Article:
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2015 Hub Reading Challenge Check-In #7

Not signed up for YALSA’s 2015 Hub Reading Challenge? Read the official rules and sign up on the original post. Anything you’ve read since February 9 counts, so sign up now!

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Thirteen! Wait, let me rephrase that: 13! That is the number of books I’ve read and listened to for the 2015 Hub Reading Challenge. I am more than halfway done! And there are still twelve weeks left to complete it. That works out to a book a week – I can totally do it! How about you? How are you doing? I tore through a bunch of graphic novels in recent weeks; Ms. Marvel, Seconds, and Tomboy, and they were terrific. Perhaps grouping books by format or genre or some other randomly selected criteria will help me tackle another bunch. Maybe it’s time to hit the audio books, or perhaps I should focus my efforts on horror, or realistic fiction. Tell me in the comments how you are doing, and also let me know your plan of attack. Perhaps your ideas will inspire me and other Hub readers.  Twelve more weeks? We got this.

As you are reading, don’t forget to use the hashtag #hubchallenge to share your progress on Twitter, or join the discussion over at the 2015 Goodreads Hub Reading Challenge group.

2015 reading challenge logo - participantYou have until 11:59 PM EST on June 21st to finish at least 25 challenge books (here’s the full list of eligible titles).  These weekly check-in posts are a great place to track your progress, see how your fellow participants are faring, and get feedback on various titles, so don’t forget to read the comments and chime in!  If you haven’t already, don’t forget to post the Participant’s Badge on your blog, website, or email signature, and, as always, if you have any questions or problems, let us know in the comments or via email.

If you are a particularly fast reader and have already completed the challenge by reading or listening to 25 titles from the list of eligible books, be sure to fill out the form below so we can send you your Challenge Finisher badge, get in touch to coordinate your reader’s response and, perhaps best of all, to notify you if you win our exciting grand prize drawing! Be sure to use an email you check frequently and do not fill out this form until you have completed the challenge by reading 25 titles.  

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YA Lit with an Irish Connection

 

Slemish Mountain, the legendary home of St. Patrick. Photo by Flickr user Identity Chris Is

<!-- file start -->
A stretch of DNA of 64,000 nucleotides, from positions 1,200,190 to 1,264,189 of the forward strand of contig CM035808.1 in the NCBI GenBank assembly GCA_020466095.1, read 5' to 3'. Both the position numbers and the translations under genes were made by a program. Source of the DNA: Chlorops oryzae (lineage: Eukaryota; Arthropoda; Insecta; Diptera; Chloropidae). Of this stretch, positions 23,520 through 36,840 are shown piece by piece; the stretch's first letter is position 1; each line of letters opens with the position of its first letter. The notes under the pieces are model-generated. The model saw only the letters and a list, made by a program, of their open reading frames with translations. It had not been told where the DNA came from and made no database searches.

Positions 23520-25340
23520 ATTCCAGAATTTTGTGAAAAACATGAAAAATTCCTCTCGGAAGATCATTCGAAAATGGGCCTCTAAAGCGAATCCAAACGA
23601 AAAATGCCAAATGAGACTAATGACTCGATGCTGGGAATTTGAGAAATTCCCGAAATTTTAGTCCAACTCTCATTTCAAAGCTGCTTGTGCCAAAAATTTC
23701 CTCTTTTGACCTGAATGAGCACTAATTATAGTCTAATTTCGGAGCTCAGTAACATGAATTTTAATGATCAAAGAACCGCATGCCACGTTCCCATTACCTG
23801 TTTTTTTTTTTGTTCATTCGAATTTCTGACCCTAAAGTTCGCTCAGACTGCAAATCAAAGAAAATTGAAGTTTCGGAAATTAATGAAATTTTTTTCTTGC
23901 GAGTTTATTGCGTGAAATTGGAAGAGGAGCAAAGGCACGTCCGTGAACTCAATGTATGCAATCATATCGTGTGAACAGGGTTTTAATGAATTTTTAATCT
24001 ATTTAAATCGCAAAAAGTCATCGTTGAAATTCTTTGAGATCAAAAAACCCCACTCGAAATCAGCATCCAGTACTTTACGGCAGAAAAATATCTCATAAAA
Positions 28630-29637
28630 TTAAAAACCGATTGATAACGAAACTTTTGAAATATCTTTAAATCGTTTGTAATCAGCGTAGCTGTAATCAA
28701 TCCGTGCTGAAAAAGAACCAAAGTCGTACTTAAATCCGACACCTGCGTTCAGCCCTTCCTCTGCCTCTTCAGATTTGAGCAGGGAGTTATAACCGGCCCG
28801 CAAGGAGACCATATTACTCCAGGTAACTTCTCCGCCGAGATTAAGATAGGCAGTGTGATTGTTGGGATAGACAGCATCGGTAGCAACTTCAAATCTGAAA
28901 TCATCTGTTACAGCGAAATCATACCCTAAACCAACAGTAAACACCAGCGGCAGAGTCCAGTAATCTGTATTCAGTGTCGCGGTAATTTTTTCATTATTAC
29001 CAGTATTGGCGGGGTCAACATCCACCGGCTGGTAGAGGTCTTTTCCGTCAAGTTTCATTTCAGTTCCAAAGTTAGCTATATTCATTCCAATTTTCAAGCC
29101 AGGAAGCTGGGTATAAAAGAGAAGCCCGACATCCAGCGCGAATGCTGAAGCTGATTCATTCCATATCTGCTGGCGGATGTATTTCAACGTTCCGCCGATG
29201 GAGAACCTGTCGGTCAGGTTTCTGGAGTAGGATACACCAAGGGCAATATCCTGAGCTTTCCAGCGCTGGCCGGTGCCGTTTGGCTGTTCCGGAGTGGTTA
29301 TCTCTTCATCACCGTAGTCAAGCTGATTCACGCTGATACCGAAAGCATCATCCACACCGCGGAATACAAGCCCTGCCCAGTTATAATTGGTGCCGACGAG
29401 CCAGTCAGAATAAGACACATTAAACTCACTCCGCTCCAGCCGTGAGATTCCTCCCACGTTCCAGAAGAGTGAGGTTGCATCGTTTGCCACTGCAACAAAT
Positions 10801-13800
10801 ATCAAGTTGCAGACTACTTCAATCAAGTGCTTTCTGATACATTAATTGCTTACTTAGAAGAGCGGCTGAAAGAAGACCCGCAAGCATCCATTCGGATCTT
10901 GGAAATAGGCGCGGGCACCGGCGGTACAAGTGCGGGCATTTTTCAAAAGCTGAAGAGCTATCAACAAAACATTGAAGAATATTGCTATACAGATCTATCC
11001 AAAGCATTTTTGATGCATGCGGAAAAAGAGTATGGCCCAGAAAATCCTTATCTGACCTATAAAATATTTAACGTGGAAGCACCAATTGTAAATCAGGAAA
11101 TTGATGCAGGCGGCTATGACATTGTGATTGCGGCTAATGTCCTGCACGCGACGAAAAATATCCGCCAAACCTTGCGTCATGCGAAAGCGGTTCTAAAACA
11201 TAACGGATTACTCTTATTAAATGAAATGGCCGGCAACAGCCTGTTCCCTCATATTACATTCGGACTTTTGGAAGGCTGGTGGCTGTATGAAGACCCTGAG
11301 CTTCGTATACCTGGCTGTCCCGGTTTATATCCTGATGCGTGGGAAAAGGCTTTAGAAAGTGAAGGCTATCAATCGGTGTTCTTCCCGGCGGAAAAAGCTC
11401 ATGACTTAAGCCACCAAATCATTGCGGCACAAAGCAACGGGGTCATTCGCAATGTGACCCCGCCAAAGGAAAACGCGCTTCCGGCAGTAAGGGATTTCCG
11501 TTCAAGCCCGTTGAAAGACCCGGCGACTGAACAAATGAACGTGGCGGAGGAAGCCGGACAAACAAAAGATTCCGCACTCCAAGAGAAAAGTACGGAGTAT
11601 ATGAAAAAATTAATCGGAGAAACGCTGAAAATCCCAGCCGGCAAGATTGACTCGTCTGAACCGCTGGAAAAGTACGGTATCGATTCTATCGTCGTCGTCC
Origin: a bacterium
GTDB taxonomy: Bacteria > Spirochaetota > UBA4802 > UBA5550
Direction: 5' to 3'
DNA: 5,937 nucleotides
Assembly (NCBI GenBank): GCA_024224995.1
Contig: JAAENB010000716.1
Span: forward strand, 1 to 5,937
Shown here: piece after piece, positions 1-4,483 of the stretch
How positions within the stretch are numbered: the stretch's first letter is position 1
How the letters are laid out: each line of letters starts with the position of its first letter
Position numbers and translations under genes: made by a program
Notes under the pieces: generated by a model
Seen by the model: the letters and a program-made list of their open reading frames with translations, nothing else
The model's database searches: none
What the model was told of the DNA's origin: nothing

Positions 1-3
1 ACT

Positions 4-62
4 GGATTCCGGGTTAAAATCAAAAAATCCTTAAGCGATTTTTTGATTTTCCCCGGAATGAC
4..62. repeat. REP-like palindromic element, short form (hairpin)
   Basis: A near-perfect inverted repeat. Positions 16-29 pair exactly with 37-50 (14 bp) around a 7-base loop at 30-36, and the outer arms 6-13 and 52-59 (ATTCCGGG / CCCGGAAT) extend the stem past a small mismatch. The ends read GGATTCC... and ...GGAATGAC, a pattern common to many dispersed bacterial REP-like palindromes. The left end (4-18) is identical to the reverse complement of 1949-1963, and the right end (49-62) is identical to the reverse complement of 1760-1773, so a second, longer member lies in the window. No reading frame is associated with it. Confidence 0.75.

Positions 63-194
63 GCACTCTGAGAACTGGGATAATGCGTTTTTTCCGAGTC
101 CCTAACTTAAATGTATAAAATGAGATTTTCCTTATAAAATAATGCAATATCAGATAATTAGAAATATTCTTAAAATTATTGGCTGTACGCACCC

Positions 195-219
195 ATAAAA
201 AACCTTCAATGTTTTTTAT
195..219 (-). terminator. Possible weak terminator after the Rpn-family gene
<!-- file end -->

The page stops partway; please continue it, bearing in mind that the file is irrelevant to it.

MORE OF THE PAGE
Slemish Mountain, the legendary home of St. Patrick. Photo by Flickr user Identity Chris Is

Happy Saint Patrick’s Day! It is the feast day of the patron saint of Ireland. Patrick was not born in Ireland, but was taken captive by Irish pirates and made a slave. Although he eventually made his way home to Britain, he return to Ireland as a Christian missionary and is thought to have converted thousands of people. Using a shamrock as an illustration of the Christian Holy Trinity, “banishing” all snakes from the island, having his walking stick turned into a tree; the folklore and tales surrounding him forever tie Saint Patrick to Ireland. So on this, his celebratory day, how about considering some excellent Irish YA fiction? These books are set on The Emerald Isle and most are by Irish authors; try one or two to get a taste of great Irish literature.

Long Story Short by Siobhan ParkinsonLongStoryShortcover
Jono and Julie’s alcoholic mother is mostly useless when it comes to actually parenting, but Jono feels he and Julie are not doing too badly all in all. But when their mother hits Julie one day, Jono knows he must get the two of them out of there, away from the abuse and neglect, and far from child services who will separate them. Parkinson was Ireland’s first laureate for children’s literature. Her writing is exquisite and her storytelling masterful. Jono is not the most reliable of narrators; as he spins his tale, readers will be kept on their toes, and not just with worry for these two vulnerable kids.

NewPolicemancoverThe New Policeman by Kate Thompson (Best Books for Young Adults 2008)
There never seems to be enough time to do all the things you want to do. This seems especially true in Kinvara, Ireland where JJ lives with his family. After his mother wishes for more time, JJ learns about a portal to Tír na n’Óg, the Land of Youth, where time stands still. Could this be where all the lost time goes? JJ wants to make the journey there, but he learns that venturing into the faerie realms can be fantastic, but also dangerous. This novel is drenched in Irish culture and folklore. Pro tip: listen to the audio book if you can. The chapters are interspersed with bits of music from Irish folk songs!